The TV/TA pelvic sonogram assesses the uterus for any abnormal enlargement (particularly if from fibroids), the endometrium for abnormal thickness or contour, and the uterine cavity for the presence of fluid. The pelvic sonogram also evaluates the ovaries for any cysts or masses and the fallopian tubes for any swelling. Any of these sonographic findings may be the cause of abnormal vaginal bleeding.  With regard to the endometrium in premenopausal women, its thickness normally varies throughout the menstrual cycle, so the pelvic sonogram is less useful in detecting abnormal endometrial thickening in these women. However, for postmenopausal women, whose endometrium should be thin, the pelvic sonogram is much more useful when it finds an abnormally thickened endometrium, which can be pathologic.

If the endometrium is abnormal on a pelvic sonogram, then an office endometrial biopsy, or sampling, is performed to look for pathology under the microscope. As mentioned above, endometrial pathology can range from endometritis to pre-cancerous or cancerous lesions. An endometrial biopsy on its own, however, may not always reveal the entirety of the pathology present in the endometrium. For further clarification, a special pelvic sonogram known as the sonohysterogram or an office hysteroscopy may be needed.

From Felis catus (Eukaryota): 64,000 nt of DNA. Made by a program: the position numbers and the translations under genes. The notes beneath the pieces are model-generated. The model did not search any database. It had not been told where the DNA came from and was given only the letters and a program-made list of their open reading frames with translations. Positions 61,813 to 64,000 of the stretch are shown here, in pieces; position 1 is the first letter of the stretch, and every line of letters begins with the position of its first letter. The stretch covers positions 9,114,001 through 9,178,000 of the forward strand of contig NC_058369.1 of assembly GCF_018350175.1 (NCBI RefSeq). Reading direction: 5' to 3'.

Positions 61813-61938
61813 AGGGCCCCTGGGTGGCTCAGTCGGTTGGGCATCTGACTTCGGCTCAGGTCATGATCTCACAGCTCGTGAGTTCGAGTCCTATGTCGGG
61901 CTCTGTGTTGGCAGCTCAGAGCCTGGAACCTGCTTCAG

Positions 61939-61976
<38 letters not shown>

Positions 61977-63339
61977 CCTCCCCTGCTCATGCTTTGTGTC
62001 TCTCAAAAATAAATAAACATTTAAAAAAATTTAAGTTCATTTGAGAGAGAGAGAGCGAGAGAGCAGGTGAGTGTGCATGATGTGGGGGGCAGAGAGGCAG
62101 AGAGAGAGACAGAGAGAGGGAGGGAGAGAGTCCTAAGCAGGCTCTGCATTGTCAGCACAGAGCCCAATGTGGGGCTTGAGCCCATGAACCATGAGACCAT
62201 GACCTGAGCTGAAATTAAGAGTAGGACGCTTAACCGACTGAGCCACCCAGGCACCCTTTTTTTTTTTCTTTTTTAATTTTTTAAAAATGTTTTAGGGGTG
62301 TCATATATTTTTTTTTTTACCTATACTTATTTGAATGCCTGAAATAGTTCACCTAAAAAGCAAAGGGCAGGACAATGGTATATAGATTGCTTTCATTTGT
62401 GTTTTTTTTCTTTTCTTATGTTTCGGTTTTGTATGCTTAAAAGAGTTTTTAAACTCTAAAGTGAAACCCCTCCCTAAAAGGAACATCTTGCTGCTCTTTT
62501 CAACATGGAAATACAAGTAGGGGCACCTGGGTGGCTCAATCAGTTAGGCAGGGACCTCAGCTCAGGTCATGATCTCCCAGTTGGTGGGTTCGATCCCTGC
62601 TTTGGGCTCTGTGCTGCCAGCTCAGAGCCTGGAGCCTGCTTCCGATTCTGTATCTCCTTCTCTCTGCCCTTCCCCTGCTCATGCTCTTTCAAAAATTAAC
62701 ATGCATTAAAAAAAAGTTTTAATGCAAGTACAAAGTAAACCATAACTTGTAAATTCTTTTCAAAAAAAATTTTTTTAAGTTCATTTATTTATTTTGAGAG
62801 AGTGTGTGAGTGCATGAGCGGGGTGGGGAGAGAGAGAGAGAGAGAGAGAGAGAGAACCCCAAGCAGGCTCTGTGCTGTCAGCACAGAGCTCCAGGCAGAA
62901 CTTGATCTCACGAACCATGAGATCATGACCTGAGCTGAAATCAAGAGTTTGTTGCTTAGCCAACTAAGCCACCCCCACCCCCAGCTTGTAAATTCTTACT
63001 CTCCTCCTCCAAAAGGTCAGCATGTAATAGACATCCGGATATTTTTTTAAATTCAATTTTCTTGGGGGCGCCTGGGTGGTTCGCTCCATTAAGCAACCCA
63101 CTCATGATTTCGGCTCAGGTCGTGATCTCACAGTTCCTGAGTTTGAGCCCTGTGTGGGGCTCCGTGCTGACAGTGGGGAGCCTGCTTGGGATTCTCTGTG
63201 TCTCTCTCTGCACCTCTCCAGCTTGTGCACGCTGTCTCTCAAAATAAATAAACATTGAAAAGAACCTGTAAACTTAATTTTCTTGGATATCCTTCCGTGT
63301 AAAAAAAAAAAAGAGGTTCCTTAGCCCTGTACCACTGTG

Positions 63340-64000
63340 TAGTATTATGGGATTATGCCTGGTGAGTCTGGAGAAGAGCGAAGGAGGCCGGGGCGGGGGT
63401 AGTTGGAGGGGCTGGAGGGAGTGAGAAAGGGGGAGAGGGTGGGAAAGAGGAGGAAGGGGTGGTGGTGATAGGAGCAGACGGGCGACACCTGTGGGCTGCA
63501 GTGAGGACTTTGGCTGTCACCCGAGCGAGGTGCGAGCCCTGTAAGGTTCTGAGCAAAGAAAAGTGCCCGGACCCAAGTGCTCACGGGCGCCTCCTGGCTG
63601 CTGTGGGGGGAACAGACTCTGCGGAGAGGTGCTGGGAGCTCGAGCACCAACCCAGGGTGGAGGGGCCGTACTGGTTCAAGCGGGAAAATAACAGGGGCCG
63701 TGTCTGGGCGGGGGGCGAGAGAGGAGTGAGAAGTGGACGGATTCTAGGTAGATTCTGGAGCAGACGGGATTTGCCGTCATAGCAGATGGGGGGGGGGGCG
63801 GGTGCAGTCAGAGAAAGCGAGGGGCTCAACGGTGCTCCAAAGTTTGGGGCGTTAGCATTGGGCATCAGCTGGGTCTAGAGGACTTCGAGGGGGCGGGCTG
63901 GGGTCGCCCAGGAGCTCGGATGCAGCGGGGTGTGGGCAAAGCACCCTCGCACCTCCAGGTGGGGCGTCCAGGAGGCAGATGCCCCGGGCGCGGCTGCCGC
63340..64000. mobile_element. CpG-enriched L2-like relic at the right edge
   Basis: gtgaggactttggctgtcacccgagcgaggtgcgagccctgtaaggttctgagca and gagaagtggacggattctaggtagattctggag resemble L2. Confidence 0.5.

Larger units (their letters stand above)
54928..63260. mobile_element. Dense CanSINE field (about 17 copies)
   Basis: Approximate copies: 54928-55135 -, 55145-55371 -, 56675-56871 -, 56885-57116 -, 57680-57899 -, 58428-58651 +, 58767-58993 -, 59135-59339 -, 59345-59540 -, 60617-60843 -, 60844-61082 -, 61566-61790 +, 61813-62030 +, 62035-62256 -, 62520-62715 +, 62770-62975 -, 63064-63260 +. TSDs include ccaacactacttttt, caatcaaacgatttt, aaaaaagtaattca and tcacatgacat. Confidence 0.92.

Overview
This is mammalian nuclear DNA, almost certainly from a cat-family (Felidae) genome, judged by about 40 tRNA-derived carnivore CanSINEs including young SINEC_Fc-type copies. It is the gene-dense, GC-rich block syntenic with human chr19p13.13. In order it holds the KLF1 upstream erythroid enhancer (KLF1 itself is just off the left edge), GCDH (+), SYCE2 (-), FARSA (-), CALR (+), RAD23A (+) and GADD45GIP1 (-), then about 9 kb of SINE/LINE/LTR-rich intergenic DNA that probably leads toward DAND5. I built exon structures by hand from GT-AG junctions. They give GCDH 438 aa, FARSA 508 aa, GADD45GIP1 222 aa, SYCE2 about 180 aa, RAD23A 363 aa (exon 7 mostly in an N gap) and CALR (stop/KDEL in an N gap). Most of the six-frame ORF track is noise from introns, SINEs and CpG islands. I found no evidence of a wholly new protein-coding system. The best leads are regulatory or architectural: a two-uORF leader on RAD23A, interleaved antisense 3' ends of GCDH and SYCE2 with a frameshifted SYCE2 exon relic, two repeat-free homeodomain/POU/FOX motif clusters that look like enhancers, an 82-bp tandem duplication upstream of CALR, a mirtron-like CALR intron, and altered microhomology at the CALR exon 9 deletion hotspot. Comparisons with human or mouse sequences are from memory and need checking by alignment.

For a sonohysterogram, a small volume of salt water (saline) is instilled by a radiologist into the uterine cavity to expand it and separate its walls before a sonogram is done.  The fluid in the uterine cavity allows for a more detailed sonographic image of the endometrium, and it gives the radiologist a better idea of what endometrial abnormality may be present.  The information from a sonohysterogram together with the results of an endometrial biopsy can help determine the cause of abnormal uterine bleeding.